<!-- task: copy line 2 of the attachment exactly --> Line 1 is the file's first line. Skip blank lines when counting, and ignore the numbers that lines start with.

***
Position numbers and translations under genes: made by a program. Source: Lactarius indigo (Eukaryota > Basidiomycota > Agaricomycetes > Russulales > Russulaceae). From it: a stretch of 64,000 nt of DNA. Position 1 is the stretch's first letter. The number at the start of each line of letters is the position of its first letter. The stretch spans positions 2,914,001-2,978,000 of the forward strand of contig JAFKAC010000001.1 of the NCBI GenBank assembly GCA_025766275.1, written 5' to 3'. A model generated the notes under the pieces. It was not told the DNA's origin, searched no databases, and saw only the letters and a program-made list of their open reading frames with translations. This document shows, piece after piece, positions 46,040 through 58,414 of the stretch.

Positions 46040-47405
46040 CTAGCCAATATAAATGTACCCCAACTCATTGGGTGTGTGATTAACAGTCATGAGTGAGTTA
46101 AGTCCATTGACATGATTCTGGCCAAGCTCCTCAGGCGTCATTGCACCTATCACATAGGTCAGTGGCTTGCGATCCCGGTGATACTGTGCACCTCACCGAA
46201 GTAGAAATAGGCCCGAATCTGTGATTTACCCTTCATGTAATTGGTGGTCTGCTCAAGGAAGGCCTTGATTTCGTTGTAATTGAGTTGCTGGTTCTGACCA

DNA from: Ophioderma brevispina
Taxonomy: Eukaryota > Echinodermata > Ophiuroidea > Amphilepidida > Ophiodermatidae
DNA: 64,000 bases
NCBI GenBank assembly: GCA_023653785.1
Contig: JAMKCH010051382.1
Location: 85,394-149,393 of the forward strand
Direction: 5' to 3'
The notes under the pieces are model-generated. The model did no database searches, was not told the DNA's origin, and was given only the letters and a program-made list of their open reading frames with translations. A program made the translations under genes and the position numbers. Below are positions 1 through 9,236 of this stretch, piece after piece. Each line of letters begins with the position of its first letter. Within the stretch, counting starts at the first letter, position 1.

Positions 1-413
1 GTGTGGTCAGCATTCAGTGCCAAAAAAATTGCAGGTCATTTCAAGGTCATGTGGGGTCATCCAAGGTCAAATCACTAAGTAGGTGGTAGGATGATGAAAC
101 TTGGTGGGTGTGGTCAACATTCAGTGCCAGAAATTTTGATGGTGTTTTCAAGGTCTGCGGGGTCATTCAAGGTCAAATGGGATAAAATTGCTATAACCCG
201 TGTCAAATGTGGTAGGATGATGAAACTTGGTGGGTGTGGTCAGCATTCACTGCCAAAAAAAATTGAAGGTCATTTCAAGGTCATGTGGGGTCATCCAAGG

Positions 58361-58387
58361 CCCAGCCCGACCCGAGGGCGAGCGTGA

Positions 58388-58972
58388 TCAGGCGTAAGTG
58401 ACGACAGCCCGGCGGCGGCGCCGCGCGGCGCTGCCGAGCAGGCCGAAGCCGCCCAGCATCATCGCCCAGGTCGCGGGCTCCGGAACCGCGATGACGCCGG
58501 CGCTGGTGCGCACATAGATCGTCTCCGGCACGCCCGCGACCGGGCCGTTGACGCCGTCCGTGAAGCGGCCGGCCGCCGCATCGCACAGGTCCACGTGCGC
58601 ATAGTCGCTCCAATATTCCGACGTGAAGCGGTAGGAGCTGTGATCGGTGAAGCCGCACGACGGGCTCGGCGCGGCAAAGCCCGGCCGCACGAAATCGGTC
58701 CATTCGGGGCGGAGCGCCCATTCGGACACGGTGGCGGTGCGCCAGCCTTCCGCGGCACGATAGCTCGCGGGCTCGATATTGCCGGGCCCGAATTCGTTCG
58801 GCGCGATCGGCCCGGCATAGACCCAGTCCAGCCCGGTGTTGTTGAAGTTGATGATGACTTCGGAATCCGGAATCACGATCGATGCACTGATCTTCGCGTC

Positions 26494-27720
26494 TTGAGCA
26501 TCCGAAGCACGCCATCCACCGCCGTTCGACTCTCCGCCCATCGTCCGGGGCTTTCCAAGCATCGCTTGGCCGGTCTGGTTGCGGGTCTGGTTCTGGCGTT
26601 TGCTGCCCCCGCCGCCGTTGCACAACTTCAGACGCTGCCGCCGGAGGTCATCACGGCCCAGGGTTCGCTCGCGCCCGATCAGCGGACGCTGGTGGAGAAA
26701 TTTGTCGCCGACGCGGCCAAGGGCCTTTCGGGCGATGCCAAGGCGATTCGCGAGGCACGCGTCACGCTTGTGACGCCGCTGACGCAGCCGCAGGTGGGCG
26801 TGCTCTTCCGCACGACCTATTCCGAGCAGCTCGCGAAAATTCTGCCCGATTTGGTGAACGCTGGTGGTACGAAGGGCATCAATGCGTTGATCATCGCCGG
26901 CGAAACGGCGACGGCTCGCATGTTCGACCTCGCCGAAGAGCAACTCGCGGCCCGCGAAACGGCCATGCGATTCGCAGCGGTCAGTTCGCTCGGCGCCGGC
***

Positions 46040-47405